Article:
Skip to: Content
Skip to: Site Navigation
Skip to: Search


The New Economy

Twitter resignation: Sun's CEO tweets haiku goodbye. So can you.

Sun Microsystems' CEO may have written the first Twitter resignation haiku.

By / February 4, 2010

Jonathan Schwartz (shown here in 2007) resigned as Sun Microsystems CEO Wednesday by posting a haiku on Twitter.

Don Feria/Newscom/File

Enlarge

On Wednesday night, Sun Microsystems CEO Jonathan Schwartz resigned from the company with a Twitter post. Some people suggests that's a first. What made it all the more remarkable was that his tweet ended with haiku:

Skip to next paragraph

Recent posts

Financial crisis / Stalled too many customers / CEO no more

That is poetry for the workplace. In case you're considering writing your own workplace farewell, here are words to inspire you:

So you find you have the power:
depart the building, close the door.
But in that mighty gesture
you have opened many more.

– Blogger Shark, writing to his wife who was struggling over her job-resignation letter

To whom it concerns,
Your foul stench drives me away.
Best of luck, goodbye.

– Blogger Dratz, suggesting a haiku for a friend's resignation

Needless to say I surrender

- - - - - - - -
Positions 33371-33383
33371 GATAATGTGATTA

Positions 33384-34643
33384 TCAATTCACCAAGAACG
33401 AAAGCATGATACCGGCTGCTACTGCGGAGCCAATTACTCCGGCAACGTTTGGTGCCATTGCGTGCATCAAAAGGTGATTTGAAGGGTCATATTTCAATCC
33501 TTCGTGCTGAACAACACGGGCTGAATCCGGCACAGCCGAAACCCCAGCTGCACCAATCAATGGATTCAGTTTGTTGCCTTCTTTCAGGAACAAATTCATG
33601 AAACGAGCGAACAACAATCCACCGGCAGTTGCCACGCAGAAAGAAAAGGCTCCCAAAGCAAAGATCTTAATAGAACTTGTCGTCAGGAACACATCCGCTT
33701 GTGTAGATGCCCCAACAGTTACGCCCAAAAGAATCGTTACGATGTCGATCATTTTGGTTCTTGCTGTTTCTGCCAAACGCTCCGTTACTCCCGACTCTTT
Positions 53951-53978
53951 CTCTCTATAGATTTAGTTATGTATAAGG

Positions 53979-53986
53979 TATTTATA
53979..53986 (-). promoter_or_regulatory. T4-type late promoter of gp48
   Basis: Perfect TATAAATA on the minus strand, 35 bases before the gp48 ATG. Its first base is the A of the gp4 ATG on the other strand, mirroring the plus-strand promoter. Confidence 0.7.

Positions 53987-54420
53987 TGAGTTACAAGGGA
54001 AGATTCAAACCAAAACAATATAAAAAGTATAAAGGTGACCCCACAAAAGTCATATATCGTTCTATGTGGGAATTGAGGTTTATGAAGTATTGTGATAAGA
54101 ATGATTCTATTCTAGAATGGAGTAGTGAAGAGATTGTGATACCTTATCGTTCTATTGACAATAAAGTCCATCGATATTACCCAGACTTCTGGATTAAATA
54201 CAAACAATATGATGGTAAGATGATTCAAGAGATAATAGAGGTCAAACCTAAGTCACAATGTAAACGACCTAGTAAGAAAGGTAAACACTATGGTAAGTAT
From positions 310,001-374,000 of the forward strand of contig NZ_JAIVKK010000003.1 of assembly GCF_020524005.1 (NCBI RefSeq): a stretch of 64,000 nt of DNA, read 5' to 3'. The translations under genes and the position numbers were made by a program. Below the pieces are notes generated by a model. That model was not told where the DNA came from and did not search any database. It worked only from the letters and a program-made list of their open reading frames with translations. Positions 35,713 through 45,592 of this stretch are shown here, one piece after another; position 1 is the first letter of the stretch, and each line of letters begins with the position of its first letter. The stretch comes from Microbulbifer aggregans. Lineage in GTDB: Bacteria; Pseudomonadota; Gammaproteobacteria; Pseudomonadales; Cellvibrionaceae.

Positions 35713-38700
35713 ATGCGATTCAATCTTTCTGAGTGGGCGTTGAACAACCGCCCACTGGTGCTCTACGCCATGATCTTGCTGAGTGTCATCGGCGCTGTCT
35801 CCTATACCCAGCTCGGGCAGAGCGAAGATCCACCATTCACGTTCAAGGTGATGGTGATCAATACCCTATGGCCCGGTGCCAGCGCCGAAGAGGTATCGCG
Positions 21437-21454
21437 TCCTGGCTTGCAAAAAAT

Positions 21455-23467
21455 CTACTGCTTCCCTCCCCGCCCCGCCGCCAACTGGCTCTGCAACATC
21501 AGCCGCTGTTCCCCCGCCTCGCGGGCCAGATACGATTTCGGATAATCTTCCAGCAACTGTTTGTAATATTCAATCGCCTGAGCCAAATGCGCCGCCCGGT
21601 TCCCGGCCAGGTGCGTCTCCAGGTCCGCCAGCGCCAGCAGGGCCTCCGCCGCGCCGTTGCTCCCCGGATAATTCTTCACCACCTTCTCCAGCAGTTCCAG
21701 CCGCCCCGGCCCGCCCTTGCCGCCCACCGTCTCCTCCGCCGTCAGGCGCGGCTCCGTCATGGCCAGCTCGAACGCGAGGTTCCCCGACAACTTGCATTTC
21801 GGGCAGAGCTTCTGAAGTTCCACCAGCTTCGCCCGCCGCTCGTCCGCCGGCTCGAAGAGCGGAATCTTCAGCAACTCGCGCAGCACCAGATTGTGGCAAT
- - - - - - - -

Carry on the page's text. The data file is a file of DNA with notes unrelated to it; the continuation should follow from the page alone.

To fate … this feeling of powerlessness
Is what kills me every single day.
I still choke with the words
I didn’t say.

Karla Bardanza

Sometimes, famous people turn to poetry to say goodbye:

Here Mother Nature wins
And it is as throughout all Alaska
That big wild good life
Teeming along the road
That is north to the future.

Sarah Palin, resigning as Alaska's governor (as spoofed by William Shatner on the video below).

Sometimes, famous people use verse to urge other famous people to resign:

I say it here and I say it rather clear —
It’s time for Nancy Pelosi to resign and get out of here.

– Former presidential candidate Mike Huckabee writing about the current Speaker of the House

The last word goes to the famous poets, like William Shakespeare ...

I see things may serve long, but not serve ever. (Lavatch in "All’s Well That Ends Well")

... and David Allan Coe.

Take this job and shove it. (Made famous by singer Johnny Paycheck. See video below.)

Permissions

Read Comments

View reader comments | Comment on this story